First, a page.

For the Tomato Jam

Makes about 2 cups

28-ounce can whole peeled canned plum tomatoes, with juice
6-ounce can tomato paste
½ cup onion, finely minced
½ cup dark brown sugar, packed
¼ cup red wine vinegar
3 tablespoons garlic, minced
1 teaspoon salt
¼ teaspoon ground cinnamon
Empty the can of tomatoes and juice into a heavy-duty, nonreactive, 3-quart saucepan.

Using your hands, squeeze and crush the tomatoes. Stir in the tomato paste, onion, sugar, vinegar, garlic, salt, and cinnamon, and bring the mixture to a boil over medium-high heat.

Reduce heat to medium-low and simmer until the mixture thickens, stirring occasionally about 45 minutes.

Remove from the heat and use an immersion blender or stand mixer to puree the mixture until smooth.

Return to heat and simmer until it has a thick, jamlike consistency, another 10 minutes. Store, covered, in the refrigerator for up to 3 months.

To Serve: For each plate, spread a generous spoonful of tomato jam on the plate and top with two kabobs.

© Game: The Chef’s Field to Table Cookbook by Covey Rise, Welcome Books, 2018

5-Ingredient Vegan

By Nava Atlas, author of Vegan Holiday Kitchen and Wild About Greens published by Sterling Publishing, 5-Ingredient Vegan is a new collection of 175 delicious 5-ingredient recipes is for vegans, vegetarians and the veg-curious.

Most of these recipes can be whipped up in less than 20 minutes. The recipes call for fresh produce as well as good quality canned and frozen foods, whole grains and time-saving off-the-shelf prepared sauces. If you need help in planning menus, the author offers ideas on how to create a complete meals and gives tips on what dishes go well together.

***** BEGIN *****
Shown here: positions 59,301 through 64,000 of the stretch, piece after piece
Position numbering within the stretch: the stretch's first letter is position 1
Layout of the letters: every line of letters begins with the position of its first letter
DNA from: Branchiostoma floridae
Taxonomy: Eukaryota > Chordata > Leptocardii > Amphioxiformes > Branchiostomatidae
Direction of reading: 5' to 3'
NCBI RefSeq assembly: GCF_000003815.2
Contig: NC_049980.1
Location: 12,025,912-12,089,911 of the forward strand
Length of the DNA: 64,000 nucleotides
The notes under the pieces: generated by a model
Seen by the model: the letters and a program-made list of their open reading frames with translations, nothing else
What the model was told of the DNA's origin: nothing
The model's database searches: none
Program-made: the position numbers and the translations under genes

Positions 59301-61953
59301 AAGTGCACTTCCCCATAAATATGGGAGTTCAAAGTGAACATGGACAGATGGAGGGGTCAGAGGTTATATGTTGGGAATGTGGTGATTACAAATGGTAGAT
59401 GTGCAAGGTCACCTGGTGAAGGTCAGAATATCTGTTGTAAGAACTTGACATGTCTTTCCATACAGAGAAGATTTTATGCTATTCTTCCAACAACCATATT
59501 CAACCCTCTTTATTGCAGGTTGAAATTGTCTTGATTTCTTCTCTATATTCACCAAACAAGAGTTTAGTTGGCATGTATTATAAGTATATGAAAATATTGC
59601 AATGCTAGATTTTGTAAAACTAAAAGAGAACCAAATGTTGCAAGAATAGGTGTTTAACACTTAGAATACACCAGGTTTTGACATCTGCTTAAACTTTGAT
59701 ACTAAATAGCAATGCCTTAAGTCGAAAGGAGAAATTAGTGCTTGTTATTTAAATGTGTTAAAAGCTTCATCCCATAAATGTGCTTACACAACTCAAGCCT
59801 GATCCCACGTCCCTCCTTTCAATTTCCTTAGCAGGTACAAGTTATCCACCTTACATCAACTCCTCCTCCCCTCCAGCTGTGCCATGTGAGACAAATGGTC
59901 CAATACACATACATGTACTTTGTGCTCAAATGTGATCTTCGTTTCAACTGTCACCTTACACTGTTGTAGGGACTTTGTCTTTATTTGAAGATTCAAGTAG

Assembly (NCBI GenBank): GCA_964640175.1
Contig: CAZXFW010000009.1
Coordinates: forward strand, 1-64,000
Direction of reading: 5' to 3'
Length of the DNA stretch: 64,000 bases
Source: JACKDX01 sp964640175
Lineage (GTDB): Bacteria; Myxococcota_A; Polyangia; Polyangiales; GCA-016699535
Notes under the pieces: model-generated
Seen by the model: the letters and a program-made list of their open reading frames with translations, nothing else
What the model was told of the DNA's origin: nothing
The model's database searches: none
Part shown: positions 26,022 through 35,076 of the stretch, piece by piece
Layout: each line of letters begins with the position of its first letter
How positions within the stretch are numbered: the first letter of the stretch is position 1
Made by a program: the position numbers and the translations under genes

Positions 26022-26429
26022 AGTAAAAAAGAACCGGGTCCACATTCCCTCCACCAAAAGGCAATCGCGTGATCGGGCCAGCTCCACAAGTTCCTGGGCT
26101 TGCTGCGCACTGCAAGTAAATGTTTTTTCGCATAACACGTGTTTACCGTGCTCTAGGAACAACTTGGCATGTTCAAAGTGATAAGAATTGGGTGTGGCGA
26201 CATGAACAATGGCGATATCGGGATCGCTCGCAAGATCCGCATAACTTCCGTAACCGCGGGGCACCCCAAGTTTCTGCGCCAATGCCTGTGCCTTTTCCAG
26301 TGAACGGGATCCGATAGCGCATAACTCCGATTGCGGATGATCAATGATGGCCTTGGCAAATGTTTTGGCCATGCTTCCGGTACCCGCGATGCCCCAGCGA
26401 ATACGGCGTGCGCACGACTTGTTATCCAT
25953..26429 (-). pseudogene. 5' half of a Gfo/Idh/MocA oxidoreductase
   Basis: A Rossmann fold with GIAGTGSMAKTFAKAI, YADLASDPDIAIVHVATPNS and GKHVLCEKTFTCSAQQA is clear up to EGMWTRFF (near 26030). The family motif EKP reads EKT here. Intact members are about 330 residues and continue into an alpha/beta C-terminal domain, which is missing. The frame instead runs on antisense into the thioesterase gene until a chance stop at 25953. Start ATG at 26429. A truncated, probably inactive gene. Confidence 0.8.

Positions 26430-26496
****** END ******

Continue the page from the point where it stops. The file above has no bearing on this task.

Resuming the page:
One of the many recipes we like is:

Pesto & Mushroom-Stuffed Sweet Potatoes from 5-Ingredient Vegan. Photo by Hannah Kaminsky

Pesto & Mushroom-Stuffed Sweet Potatoes

Makes 3 servings

3 large sweet potatoes
8 ounces mushrooms (cremini or white), cleaned, stemmed, and sliced
1 (6- to 8-ounce) jar vegan pesto

Microwave the sweet potatoes until soft but not collapsed. Allow 3 minutes per sweet potato; test to see if it can be easily pierced, then add another minute or 2 as needed.

Meanwhile, cook the mushrooms in a small skillet with a little water until wilted, about 5 minutes. Drain well.

Cut the cooked sweet potatoes in half lengthwise and mash lightly with a fork. Divide the pesto and mushrooms among the sweet potatoes and serve at once.

Reprinted with permission from 5-Ingredient Vegan © 2019 by Nava Atlas, Sterling Publishing Co., Inc. Photo by Hannah Kaminsky

Fresh Flavors from the Slow Cooker

By Nicki Sizemore, Fresh Flavors from the Slow Cooker, published by Storey Publishing, is definitely perfect for fall cooking.

For those of us who were cooking in the 70s, we called today’s trendy “slow cooker,” the crock-pot. Some people might remember them from college days or when they started their first jobs and had no time to cook.

What became known as the crock-pot was created by Irving Naxon in 1940 as a cooking appliance to cook a Jewish inspired bean stew, called cholent. In 1970, The Rival Company bought Naxon’s patent and introduced “The Crock-Pot” in 1971.

Today, we all know the appliance as simply “the slow cooker.”